The concept of working capital management is crucial to the successful running of enterprises. It is based on the premise of managing a company’s short-term assets and liabilities. This guide will reveal everything you need to understand working capital management to help your business grow and reap the benefits.
What is working capital management?
Most likely, you have a question, “What do you mean by working capital management?”. Its definition is managing a company’s short-term assets and liabilities, which is necessary to ensure the enterprise has the liquidity it needs to meet its obligations and continue operating smoothly. Primarily, working capital management makes a business capable of meeting its short-term operating costs and liabilities. What are the types of working capital? It includes cash, accounts receivable, inventory, accounts payable, etc.
In other words, working capital management is concerned with ensuring that a business has enough cash to meet its current obligations. Therefore, it is vitally important that the company’s executives contemplate the introduction of working capital management.
There are a few different ways to manage working capital, but one of the most important is to ensure that invoices are taken care of promptly. This means working with customers to arrange for timely payment and with suppliers to ensure that inventory is paid for on time, preferably near the end of the credit period.
If a company needs more capital, it may be forced to sell assets or take out loans to meet its obligations. This mechanism can lead to higher interest payments and put the company at risk of defaulting on its debt. So, knowing the scope of working capital is paramount for every business.
Understanding working capital management
Having an explicit understanding of working capital management is vitally significant. It’s a fundamental part of financial management and one of the most critical indicators of a company’s overall financial health.
There are a number of different ways to manage working capital. Some standard methods include optimizing accounts receivable and accounts payable processes, managing inventory levels, and reducing overhead costs.
Each company is different, so there’s no one-size-fits-all approach to working capital management. The key is to tailor a working capital policy to the specific needs of your business.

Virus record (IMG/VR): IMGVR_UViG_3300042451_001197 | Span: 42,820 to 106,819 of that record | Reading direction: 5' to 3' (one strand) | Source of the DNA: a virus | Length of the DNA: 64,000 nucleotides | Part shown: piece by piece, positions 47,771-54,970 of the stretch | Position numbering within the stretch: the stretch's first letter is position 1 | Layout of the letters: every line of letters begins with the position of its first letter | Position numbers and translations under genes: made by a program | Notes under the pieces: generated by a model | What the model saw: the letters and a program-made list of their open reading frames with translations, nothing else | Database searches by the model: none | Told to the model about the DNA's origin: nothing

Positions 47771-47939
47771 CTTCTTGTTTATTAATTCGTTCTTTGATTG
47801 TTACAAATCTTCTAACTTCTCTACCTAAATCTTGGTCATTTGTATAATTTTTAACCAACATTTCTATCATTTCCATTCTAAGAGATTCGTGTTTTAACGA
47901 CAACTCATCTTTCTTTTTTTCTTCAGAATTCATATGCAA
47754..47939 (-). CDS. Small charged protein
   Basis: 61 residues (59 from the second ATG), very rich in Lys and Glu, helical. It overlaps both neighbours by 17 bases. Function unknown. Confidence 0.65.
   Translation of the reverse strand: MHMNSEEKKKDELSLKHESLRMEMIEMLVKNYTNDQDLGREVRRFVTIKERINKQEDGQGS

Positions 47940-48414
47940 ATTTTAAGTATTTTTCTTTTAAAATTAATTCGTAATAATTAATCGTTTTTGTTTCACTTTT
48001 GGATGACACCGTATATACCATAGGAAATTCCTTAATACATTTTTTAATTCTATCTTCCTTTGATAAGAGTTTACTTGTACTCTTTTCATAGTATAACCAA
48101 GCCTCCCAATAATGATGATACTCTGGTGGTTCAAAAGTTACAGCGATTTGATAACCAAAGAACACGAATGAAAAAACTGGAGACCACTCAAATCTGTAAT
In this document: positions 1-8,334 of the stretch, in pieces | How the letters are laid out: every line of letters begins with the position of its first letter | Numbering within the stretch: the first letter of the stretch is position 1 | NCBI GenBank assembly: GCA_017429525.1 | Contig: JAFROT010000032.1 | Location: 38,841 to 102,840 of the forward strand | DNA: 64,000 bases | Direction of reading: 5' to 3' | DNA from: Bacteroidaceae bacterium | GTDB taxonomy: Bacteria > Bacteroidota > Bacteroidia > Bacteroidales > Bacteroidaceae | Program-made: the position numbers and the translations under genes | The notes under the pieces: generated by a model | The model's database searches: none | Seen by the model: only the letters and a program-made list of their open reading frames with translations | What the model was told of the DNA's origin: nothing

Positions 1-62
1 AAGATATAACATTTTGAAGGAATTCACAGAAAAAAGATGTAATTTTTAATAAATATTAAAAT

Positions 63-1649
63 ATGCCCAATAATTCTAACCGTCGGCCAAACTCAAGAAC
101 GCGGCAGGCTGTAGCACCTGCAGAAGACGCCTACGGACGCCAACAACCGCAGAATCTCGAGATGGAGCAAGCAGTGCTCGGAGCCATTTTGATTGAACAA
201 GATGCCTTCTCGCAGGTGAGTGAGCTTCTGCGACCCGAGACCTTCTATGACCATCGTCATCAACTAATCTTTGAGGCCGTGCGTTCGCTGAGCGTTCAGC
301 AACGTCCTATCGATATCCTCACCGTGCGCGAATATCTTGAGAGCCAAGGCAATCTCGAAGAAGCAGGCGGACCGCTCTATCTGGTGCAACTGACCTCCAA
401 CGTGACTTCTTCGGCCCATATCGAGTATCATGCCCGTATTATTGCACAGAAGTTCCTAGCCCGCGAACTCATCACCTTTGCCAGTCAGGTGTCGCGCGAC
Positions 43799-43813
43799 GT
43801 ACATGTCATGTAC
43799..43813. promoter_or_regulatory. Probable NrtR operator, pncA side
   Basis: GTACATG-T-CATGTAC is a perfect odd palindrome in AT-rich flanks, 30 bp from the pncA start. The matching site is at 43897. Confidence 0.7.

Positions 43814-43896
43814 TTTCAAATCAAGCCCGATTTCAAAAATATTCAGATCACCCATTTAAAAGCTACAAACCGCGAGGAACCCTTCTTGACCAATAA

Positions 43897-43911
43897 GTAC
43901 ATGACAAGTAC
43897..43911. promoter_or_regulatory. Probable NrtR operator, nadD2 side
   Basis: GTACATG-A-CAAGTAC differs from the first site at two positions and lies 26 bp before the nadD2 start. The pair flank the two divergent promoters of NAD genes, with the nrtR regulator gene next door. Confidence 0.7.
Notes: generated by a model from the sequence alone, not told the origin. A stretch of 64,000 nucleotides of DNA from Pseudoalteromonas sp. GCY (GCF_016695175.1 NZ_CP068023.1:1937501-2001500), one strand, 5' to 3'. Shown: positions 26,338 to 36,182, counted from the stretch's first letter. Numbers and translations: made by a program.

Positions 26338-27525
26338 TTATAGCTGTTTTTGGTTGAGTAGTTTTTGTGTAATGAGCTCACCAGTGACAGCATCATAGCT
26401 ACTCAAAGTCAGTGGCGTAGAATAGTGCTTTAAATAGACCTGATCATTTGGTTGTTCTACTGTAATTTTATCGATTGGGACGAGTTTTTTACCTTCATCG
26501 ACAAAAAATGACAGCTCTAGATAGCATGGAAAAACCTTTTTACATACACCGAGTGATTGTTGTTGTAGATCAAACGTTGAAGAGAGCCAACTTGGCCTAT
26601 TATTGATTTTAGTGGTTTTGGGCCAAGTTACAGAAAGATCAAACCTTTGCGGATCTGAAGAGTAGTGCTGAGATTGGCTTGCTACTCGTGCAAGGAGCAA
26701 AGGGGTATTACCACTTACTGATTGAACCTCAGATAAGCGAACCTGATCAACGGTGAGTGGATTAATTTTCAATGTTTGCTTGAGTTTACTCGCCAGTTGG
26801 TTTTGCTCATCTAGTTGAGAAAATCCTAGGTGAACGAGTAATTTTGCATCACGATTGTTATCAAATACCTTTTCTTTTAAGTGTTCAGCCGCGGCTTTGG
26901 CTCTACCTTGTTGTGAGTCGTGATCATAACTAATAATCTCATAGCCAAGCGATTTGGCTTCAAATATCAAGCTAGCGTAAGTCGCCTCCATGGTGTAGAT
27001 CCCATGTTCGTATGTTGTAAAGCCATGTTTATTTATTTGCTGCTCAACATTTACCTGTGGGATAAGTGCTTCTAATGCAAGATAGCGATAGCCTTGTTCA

Deploying principles of working capital management can have several benefits for your business, including:
- Increasing profitability;
- Reducing the risk of bankruptcy;
- Improving cash flow;
- Freeing up working capital for other purposes.
Working capital management is an ideal starting point if you’re looking for ways to improve your company’s financial health. It can be a complex and challenging endeavor, but it can pay off handsomely for businesses that can master it.
Why manage working capital?
As Dan Corredor, President at The Strategic CFO, said, “Working capital is like your diet; if you do not manage it, then it can kill you”.
There are many reasons why capital management is fundamental. First, it helps businesses to keep their doors open and continue operating. Without working capital, companies would not be able to pay their employees or suppliers, eventually leading to the business shutting down.
Further, with adequate working capital, a company could pay its bills, expand its operations, or take advantage of new opportunities. Having enough working capital to cover operating expenses and fund growth is essential.
In the end, studying financial management, international practices, and types of working capital will prove handy to let a business sustain itself in the long run. A company should never forget to make working capital management notes, as they will streamline its internal systems.